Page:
Brief Candles

From Wikipedia, the free encyclopedia
Jump to: navigation, search
First edition cover (Chatto & Windus)

Brief Candles (1930), Aldous Huxley's fifth collection of short fiction, consists of the following four short stories:

  • "Chawdron"
  • "The Rest Cure"
  • "The Claxtons"
  • "After the Fireworks"

It takes its title from a line in William Shakespeare's Macbeth, from Macbeth's famous soliloquy: "Out, out, brief candle! Life's but a walking shadow, a poor player that struts and frets his hour upon the stage and then is heard no more: it is a tale told by an idiot, full of sound and fury, signifying nothing."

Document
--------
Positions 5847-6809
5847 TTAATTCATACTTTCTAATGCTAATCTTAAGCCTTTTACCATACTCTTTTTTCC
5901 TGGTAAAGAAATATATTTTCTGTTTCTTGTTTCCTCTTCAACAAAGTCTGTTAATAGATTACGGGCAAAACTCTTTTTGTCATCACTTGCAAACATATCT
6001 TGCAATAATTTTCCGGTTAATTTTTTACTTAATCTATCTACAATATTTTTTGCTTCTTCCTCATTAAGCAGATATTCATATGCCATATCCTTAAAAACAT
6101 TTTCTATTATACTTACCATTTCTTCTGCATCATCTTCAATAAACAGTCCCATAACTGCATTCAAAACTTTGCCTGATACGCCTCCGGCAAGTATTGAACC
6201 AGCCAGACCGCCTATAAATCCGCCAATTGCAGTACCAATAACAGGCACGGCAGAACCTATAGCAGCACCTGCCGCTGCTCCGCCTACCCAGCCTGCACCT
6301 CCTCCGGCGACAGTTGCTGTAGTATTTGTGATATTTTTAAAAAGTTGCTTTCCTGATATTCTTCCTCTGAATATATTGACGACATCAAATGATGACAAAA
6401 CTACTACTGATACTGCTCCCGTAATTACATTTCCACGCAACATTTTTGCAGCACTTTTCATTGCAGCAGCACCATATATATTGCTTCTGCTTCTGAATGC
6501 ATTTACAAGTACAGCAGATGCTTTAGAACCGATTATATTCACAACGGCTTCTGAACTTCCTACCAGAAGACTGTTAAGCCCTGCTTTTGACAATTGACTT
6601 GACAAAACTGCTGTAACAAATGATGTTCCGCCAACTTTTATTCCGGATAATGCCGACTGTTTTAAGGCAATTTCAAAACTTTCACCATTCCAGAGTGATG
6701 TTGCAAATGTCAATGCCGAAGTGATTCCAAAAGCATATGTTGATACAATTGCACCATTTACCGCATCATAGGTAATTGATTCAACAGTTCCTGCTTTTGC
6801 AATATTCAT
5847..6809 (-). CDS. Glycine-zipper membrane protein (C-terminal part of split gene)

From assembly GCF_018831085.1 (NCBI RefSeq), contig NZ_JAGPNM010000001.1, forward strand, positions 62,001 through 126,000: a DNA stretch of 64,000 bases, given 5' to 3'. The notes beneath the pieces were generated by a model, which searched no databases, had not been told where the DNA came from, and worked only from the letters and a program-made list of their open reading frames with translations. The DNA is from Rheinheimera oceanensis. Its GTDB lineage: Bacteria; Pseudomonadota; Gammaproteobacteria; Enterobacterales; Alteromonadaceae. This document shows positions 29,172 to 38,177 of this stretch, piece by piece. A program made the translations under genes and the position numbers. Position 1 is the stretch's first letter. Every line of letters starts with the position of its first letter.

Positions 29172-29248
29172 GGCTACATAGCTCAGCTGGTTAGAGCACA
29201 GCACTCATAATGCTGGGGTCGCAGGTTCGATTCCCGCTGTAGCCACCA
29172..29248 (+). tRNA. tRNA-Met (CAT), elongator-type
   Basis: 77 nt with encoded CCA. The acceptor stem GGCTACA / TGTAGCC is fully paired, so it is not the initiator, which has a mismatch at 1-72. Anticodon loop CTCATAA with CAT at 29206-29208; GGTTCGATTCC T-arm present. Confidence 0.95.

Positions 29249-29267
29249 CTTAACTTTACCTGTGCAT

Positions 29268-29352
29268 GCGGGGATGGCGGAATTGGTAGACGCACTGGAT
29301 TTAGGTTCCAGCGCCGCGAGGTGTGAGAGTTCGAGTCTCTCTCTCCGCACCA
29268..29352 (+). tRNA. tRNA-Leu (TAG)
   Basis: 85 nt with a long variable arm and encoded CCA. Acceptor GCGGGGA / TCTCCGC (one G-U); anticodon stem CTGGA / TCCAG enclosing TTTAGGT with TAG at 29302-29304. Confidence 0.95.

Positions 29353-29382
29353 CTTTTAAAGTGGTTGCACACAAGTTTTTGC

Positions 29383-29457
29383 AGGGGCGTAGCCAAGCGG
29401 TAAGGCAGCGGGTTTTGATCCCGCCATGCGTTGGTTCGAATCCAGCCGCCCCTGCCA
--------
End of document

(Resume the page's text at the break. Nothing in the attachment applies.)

"Brief Candles" was also the title of a verse play by Laurence Binyon published in 1938 but first performed in 1931 and written, according to Binyon in the Preface to the Golden Cockerel Press edition of the play, 12 years earlier. Binyon's play was a reconsideration of a portion of the story told by Shakespeare in "Richard III" with greater emphasis on the influence of Richard's mother on her son's actions. In Binyon's play the "brief candles", lit by his mother, the Duchess of York, and extinguished by Richard, are two actual candles symbolic of his two young nephews, soon to be killed.

"Brief Candles" is also the title of a fantasy novel written by Manning Coles.